I spent most of Saturday afternoon on my bike with a fellow CyclingSavvy instructor, ground-truthing the route for the Tour of St. Louis that I will be co-leading as part of our May workshop (details and registration here — please join us for a course that will change the way you think about riding on the roads!).*
Given the gorgeous weather, and the fact that I had the entire day to myself since Gabriel was at the garden, I thought nothing of biking to and from our meeting place (Kaldi’s Coffee on DeMun). Well, I thought nothing of it until after we rode the route for the road tour of mid-county, by which point I had covered the six miles to our meeting point and the ten miles of the tour.
My body said, “We’re finished now, right?”
Um, not so much, given that I was six miles from home. I went into autopilot at that point, choosing the most straightforward route and slowly pounding it out, bit by bit.
Unfortunately, I was too tired and zoned to stop and chat with the couple heading the other direction on their bikes, riding on the sidewalk and looking thoroughly distressed about the fact that the sidewalk was ending and they were about to have to ride on the road (the very low traffic four-lane road where they could operate their bicycles peacefully and happily in a lane all their own, in reality much safer than their previous location).
Apparently, my regular weight lifting, intermittent mile or two treadmill runs, and casual bike jaunts with Sir did not prepare me for a 22-miler. I arrived home a thoroughly pooped pup.
No rest for the wicked, though, as I immediately jumped into dinner preparations (stewed tomatoes), knowing that a [garden-tired] Matthew and Sir would be arriving soon.
Turns out I was not the only one who spent a large portion of the day spinning my wheels . . . .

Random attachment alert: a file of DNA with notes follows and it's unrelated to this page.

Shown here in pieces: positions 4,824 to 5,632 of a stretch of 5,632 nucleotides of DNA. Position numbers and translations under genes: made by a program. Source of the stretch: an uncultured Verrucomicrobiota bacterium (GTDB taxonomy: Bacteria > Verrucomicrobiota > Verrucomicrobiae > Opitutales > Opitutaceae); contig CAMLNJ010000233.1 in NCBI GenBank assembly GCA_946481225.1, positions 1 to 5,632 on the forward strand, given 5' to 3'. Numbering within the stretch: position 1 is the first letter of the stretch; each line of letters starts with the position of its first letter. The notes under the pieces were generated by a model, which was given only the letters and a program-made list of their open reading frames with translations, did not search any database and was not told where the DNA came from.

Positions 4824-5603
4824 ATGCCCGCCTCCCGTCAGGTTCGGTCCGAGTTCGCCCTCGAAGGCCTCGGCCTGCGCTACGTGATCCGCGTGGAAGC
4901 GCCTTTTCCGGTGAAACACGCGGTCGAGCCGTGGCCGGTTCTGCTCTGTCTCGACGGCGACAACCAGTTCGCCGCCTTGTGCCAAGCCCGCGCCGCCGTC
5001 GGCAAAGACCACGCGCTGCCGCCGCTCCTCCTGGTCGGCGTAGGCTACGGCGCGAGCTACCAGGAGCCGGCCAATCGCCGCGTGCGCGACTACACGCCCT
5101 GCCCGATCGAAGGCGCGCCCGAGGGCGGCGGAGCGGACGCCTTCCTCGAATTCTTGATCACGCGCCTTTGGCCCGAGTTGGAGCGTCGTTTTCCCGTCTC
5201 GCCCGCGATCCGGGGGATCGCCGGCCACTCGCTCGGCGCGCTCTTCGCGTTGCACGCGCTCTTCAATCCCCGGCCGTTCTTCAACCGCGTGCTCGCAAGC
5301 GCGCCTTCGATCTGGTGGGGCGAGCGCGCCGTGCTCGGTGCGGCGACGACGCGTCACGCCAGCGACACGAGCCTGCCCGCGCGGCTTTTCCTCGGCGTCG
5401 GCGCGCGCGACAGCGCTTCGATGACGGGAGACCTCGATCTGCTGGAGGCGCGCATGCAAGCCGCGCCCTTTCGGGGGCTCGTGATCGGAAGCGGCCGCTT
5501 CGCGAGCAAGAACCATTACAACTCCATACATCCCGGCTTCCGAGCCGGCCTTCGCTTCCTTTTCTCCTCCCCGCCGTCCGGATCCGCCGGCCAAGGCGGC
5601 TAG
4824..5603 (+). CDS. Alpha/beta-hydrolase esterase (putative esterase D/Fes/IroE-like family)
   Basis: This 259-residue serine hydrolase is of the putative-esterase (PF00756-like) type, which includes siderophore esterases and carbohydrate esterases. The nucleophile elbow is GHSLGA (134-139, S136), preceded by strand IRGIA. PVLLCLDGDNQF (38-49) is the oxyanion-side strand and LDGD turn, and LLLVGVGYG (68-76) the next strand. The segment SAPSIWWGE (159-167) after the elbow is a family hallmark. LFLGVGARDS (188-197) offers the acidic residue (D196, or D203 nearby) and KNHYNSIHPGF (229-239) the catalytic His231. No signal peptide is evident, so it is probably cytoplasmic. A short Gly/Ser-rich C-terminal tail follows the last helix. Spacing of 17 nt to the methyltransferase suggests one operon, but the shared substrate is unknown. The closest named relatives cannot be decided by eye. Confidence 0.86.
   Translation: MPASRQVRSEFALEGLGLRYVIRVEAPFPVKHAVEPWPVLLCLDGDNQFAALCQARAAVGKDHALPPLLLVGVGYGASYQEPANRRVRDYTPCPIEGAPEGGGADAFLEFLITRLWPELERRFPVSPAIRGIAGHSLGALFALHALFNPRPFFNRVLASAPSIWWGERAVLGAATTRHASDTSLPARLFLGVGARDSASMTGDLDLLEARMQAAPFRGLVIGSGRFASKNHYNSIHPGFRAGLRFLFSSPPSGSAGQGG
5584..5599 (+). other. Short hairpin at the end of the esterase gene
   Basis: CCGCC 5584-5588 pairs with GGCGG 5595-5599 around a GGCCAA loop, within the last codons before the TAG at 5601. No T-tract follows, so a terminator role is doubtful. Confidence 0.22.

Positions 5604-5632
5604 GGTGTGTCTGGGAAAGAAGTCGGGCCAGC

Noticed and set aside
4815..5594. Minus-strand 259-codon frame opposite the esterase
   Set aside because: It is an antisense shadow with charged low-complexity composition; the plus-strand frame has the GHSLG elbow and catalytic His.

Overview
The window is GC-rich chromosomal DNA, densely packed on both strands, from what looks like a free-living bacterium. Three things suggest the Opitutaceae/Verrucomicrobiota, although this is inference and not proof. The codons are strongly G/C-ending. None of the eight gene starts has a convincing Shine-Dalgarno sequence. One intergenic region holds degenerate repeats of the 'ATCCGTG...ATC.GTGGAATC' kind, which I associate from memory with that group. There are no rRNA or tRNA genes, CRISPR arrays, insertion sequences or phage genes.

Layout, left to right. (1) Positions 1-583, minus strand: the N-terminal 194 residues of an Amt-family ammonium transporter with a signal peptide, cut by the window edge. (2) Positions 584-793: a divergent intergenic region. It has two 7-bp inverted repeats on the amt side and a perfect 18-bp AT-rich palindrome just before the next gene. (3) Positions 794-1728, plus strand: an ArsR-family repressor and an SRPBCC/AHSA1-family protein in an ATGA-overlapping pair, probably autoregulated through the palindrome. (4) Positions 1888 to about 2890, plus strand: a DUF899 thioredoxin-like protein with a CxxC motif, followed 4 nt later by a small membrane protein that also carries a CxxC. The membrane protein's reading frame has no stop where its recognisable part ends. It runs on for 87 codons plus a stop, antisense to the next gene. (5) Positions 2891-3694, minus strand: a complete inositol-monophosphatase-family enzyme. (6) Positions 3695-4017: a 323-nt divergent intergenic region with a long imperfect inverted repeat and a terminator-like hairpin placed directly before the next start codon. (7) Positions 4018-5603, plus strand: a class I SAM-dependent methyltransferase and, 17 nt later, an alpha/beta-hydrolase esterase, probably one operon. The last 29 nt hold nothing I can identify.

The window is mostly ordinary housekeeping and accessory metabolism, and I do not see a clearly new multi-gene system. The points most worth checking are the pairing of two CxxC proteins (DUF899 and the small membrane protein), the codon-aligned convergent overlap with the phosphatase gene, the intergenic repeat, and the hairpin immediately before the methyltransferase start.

When I wrote last, I’d completely forgotten that my MIL found a tricycle at a thrift shop when she was in Florida in December. Talk about a pimped ride: metallic pink with chrome fenders and black streamers, plus not one, but TWO bells. Someone’s riding in style! (Someone also received his birthday present several months early.)
*Whatever your cycling experience, this course has something for you, as summed up so well in the course announcement email:
Beginner cyclists will learn why sidewalk cycling increases risk, what Missouri & Illinois laws say about bicycles and cyclists, how to signal and communicate with motorists, practice critical bike handling skills, and proven techniques valuable for a lifetime of cycling.
Intermediate cyclists will discover the importance of intersection integration, how to best handle multi- and single-lane roads, strategies for inclement weather, taking advantage of traffic flow, emergency maneuvers, and much more.
Advanced cyclists will fill the gaps in their own understanding of how traffic works, learn how to better manage traffic on single-lane roads, discover how lane positioning actually helps motorists, and many concepts that are difficult to master through self-learning. “I wish I had taken it sooner,” say many of our advanced participants.